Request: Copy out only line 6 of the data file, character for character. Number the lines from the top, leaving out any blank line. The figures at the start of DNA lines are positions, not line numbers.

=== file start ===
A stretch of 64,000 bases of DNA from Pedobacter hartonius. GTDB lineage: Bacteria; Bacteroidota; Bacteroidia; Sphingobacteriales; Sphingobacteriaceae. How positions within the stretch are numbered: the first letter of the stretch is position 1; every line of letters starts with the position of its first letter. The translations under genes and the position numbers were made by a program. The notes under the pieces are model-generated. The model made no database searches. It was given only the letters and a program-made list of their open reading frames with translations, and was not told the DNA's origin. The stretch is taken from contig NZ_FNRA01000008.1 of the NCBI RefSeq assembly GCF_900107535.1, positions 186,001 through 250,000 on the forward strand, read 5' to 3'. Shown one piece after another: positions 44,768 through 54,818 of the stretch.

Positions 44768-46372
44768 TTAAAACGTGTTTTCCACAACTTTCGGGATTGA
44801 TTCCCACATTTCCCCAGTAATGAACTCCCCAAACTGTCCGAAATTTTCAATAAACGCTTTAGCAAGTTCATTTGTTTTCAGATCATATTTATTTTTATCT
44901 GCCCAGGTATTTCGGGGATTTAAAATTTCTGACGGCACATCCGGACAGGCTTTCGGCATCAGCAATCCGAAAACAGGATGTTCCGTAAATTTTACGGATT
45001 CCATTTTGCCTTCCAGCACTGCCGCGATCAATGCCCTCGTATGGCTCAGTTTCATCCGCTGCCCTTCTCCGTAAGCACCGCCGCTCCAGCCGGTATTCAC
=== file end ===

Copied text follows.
45001 CCATTTTGCCTTCCAGCACTGCCGCGATCAATGCCCTCGTATGGCTCAGTTTCATCCGCTGCCCTTCTCCGTAAGCACCGCCGCTCCAGCCGGTATTCAC